It is important to start sending daily quality reports early enough to be able to quickly incorporate any feedback you get. It is also important not to start these reports too early to avoid spamming the receivers with mails that they tend to ignore if the reports are not meaningful to them. It also crucial to find business experts that are willing and interested in checking preliminary migration results.
Make sure that the migrated data is written into a database that is part of a test environment of the new system. Business experts who receive quality reports may then easily check the migrated data in new system themselves.
Daily Quality Reports offer the following advantages:
Daily Quality Reports also have the following liabilities and shortcomings:
To provide daily quality reports in our example system, we add some code at the end of a migration test run that aggregates the number of OK and ERROR entries and reports the numbers such that trend reports can be built using Excel and provided to business people for reporting purposes. If necessary, the generation of high-level trend reports can be implemented as part of the migration code, and a continuous integration server’s mail capabilities are used to send the reports to business.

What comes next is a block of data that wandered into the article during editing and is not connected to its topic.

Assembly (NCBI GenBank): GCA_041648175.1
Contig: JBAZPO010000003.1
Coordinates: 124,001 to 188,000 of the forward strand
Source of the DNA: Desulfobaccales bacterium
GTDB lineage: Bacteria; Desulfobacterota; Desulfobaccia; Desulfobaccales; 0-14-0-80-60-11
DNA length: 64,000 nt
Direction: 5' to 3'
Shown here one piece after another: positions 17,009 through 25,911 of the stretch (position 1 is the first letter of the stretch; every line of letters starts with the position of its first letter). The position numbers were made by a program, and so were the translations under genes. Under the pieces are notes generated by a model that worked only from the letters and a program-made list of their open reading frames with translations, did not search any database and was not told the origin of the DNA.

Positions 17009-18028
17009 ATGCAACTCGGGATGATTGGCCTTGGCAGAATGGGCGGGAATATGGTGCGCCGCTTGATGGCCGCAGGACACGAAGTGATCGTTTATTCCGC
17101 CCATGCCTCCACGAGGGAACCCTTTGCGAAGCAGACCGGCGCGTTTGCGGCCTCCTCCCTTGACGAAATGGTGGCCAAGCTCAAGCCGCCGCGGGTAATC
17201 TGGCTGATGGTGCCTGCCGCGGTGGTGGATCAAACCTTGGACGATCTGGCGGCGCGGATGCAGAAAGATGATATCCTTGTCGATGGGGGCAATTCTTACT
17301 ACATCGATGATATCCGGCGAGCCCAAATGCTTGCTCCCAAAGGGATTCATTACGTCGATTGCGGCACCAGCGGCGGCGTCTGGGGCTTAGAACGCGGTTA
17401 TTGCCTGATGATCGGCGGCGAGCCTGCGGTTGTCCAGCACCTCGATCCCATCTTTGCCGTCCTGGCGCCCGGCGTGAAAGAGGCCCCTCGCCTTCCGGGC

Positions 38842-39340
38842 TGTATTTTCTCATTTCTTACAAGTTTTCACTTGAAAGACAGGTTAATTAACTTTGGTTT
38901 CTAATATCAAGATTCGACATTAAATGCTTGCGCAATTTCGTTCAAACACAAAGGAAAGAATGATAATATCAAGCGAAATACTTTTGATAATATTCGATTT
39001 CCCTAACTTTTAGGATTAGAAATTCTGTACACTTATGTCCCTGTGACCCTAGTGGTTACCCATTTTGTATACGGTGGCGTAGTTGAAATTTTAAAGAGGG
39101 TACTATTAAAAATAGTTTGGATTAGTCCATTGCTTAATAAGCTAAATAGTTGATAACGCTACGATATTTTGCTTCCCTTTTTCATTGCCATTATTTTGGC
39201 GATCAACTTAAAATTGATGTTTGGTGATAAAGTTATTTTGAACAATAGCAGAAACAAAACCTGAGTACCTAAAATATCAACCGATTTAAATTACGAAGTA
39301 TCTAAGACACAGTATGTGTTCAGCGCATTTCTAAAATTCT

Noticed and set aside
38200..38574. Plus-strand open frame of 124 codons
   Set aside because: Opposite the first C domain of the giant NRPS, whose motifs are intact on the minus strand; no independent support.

Also, lists are generated that show all source values leading to ERROR entries. These lists are given to user agents to manually correct them and to the IT development team to come up with algorithms that cleverly match lexicographically similar references. After each subsequent test run, the procedure is repeated until a sufficient level of quality is reached.
Regardless the importance of data migration projects, there is currently surprisingly few literature on this topic.
The pattern collection Transform! by Andreas Rüping  contains several patterns for data migration projects that nicely complement the pattern collection presented here.
The technical details of data migration efforts have also been described in pattern form by Microsoft . Also, Haller gives a thorough overview of the variants in executing data migrations  and the project management tasks associated with it .
The authors are very thankful to Hugo Sereno Ferreira who provided valuable feedback during the shepherding process.
The workshop participants at EuroPLoP 2010 also provided lots of ideas and suggestions for improvements, most of which are incorporated into the current version.
Special thanks also go to Andreas Rüping for his close cooperation after we discovered that we are working on the same topic at the same time.